THE BLOG
12/10/2014 11:22 am ET Updated Dec 06, 2017

Second Star to the Right and Straight On to Disappointing

NBC via Getty Images

I clapped and I clapped and I wanted to believe in more TV musicals and I still do. I still felt very let down by NBC's latest live musical outing, this year's long-awaited revival of the 1954 classic Peter Pan, which for many adults was a TV perennial once upon a time.

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As a child I fell asleep watching Disney's Peter Pan on the big screen. Admittedly I generally wasn't interested if there wasn't a princess or a witch involved. My aunt told me that she thought I would enjoy the TV version better. So imagine my excitement when NBC aired it in 1989. My aunt tried to prep me by letting me know that J.R.'s (Larry Hagman from Dallas) mommy (Mary Martin) played Peter Pan. Of course that didn't faze me in the least. I liked to pretend I was Dorothy Gale, so why couldn't "J.R.'s mommy" pretend to be Peter Pan?! No sooner did she fly on screen did La Martin had me high on her fairy dust.

Now when I first heard that Peter Pan was next on NBC's list, my mind began to race. There was a short-lived rumor that tradition might be broken and a young man might be cast in the role. My choices for Peter Pan and Hook: Daniel Radcliffe and Hugh Jackman. Both have proven they are capable musical theater performers and they have that box office draw cache that the networks are so hell bent on using to promote these specials. How could they go wrong with Harry Potter and Wolverine?! Funny enough, Jackman will be playing "Black Beard" in the upcoming 2015 film PAN.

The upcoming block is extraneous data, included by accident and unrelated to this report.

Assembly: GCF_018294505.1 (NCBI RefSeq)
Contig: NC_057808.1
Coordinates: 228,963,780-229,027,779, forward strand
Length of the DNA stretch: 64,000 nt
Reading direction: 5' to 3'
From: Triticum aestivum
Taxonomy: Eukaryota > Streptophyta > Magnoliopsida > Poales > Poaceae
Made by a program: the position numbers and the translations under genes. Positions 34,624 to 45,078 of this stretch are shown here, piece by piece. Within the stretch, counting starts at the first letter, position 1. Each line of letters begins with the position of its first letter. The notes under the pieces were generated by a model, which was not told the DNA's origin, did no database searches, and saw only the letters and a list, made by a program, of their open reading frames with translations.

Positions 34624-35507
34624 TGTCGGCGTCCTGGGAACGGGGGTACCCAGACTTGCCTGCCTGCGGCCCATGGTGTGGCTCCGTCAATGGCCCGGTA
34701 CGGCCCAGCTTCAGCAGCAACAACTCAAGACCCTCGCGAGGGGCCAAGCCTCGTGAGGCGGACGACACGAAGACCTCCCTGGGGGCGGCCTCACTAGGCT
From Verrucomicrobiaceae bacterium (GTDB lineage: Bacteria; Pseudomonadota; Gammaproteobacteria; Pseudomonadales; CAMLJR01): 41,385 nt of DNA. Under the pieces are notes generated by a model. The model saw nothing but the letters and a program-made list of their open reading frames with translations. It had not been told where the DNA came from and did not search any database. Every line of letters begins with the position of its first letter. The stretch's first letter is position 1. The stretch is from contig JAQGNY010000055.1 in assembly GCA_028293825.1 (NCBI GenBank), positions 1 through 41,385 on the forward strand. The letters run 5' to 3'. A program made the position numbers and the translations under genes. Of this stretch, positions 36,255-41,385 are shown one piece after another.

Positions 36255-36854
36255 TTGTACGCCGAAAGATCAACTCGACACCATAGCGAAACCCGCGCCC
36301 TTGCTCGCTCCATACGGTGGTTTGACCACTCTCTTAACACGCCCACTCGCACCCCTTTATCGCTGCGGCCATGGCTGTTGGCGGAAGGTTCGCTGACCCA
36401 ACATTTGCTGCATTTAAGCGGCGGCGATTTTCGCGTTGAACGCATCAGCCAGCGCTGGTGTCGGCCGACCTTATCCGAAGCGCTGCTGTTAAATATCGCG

Alisson Williams bared the burden of slipping into the iconic flying harness of Marty Martin. Many have cried nepotism, as she is the daughter of NBC's own Brian Williams. I must say Williams has a lovely singing voice. She delivered a sweet and solid rendition of "Never Never Land." Also effective was Williams' rendition of "When I Went Home" (cut from the original Broadway show). Through such ballads, Williams showed her strength as an actress. However, Peter, as depicted in the infamous statue in Kensington Gardens, is no more than 6 years old. Unfortunately, as Peter,Williams comes off as a very responsible and proper young man, not a plucky 6-year-old. I do not blame Ms. Williams. I blame bad direction for not allowing her to be the youthful, joyful, free spirit Peter claims he is toward the end of the show. Williams simply needed more sprightliness and more cock-a in her doodle-doo.

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The Peter Pan statue commissioned by Author J.M. Barrie that stands today in Kensington Gardens

For me Captain Hook will always be the great Cyril Ritchard. Christopher Walken simply seemed to be "Walken" through his performance altogether, devoid of fun, impishness and yes, lovable-ness. Most of Hook's potential wonderful moments all came off as throwaways. Okay, his tap number was charming to watch. Beyond that his performance in Peter Pan left me saying, "Get the hook!"